In Picturing “Greatness”, a photography exhibition curated by Kruger in 1987 for The Museum of Modern Art in New York, text was printed in large black type across a central partition. Kruger selected photographs for this exhibit from the museum’s collection, and according to the words on the partition, the photographs were mostly of “mostly famous artists” who happened to be predominantly white and male. The text on the partition claimed the works “can show us how vocation is ambushed by cliché and snapped into stereotype by the camera, and how photography freezes moments, creates prominence and makes history”. Kruger’s work continually questions the definition of art, artists and the ways in which “great art” should be exhibited. In this work, Kruger challenges the overwhelming dominance of male artists and draws attention to the female’s apparent invisibility in western art history. Just like the Situationists under Guy Debord, she has altered the meaning of art by recontextualising it. Crucially, the visitor to Kruger’s exhibition does not need to be familiar with the original photographs before seeing the show- even the uneducated viewer could read Kruger’s text, look at the original images and come to their own conclusions about the meaning. Thus the work achieves a kind of unique political democracy.
Kruger has a background as a graphic designer, and as such creates effective bold images which are in many ways visually indistinguishable from advertisements, but rather than trying to sell a product, appeal directly to our social conscience. The subject of her text is always “I,” “me,” “we,” or “you”, as though Kruger engages in conversation with the viewer. Her messages probe the assumptions of the capitalist status quo: “You are seduced by the sex appeal of the inorganic,” “When I hear the word culture, I take out my checkbook” and “We have received orders not to move.”
Similarly, Constant, of the COBRA group, proposed a city as a kind of physical expression of his utopia of “free play” which, in parts, bears striking resemblance to representations of the Internet, in books such as “Mapping Cyberspace” (with wild lines pouring out of the metropolis perhaps representing bandwidth and site traffic). Made with perspex and bike parts, Constant’s models and his diagrams for New Babylon demonstrate his yearning for future as something mobile, organic, animated, and self-celebratory. For Constant the city was a sort of perpetual festival of leisure. With its intricately connected wires suspending clear circular layers, ramps and walkways, Constant’s New Babylon recalls some kind of tensile organism. As Constant describes it,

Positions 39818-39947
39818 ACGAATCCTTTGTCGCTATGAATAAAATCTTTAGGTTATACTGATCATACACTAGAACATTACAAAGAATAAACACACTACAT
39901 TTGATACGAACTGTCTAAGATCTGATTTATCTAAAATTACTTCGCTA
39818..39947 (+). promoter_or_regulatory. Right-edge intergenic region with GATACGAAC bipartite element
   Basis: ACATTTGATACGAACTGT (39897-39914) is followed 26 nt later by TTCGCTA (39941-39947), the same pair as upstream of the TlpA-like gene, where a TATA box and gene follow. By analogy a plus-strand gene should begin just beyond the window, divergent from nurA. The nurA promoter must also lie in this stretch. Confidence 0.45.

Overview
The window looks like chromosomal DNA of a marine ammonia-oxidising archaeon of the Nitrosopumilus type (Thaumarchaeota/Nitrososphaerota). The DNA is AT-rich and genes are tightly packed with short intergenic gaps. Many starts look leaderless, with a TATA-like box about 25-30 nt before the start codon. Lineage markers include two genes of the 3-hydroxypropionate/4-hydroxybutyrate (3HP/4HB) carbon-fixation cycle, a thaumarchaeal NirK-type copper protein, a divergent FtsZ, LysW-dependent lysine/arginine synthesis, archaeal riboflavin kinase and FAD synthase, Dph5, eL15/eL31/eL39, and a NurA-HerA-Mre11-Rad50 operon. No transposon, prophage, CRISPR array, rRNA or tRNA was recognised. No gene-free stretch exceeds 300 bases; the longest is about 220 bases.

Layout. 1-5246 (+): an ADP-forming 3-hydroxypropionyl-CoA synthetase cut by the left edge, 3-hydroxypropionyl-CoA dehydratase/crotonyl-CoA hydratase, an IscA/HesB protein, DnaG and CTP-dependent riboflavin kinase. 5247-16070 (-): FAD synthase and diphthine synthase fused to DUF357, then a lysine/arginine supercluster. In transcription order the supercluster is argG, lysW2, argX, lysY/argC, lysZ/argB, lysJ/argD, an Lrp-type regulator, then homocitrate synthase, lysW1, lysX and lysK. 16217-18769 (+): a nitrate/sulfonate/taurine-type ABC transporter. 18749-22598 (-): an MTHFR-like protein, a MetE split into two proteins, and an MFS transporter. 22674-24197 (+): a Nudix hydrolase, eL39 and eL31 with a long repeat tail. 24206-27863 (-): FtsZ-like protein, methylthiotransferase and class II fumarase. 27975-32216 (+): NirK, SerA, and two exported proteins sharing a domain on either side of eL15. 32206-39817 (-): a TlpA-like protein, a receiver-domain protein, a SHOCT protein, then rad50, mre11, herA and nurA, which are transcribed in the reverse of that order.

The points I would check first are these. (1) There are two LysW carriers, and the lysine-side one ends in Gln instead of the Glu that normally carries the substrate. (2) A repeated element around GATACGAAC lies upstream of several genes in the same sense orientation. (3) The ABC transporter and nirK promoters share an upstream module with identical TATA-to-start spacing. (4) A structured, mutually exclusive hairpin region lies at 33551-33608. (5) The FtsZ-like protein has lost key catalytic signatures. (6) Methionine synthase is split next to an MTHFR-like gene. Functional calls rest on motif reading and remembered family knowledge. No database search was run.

“The unfunctional character of this playground-like construction makes any logical division of the inner spaces senseless. We should rather think of a quite chaotic arrangement of small and bigger spaces that are constantly assembled and dissembles by means of standardized mobile construction elements like walls, floors and staircases. Thus the social space can be adapted to the ever-changing needs of an every changing population as it passes through the sector system.”
Analogues with the Internet are irresistable. Equally, he could have been referring in a general way to those unique social structures which have grown from the anti-globalisation movement – structures which, although provisional, pragmatic and short term, are nevertheless ideologically committed to social change and serve as emblems of the ongoing struggle against capitalism, a battle fuelled entirely from reserves of creativity.
Constant’s is city as collage, similar to that celebrated by the less politically motivated group, Archigram, in the UK (many of whose members now design massive architectural features for megaband stadium concerts). In this time of desperate connectivity and complicated layering of urban cultures, with invisible webs of communication engulfing us, the need to understand the city as a place beyond work and production seems more pressing than ever.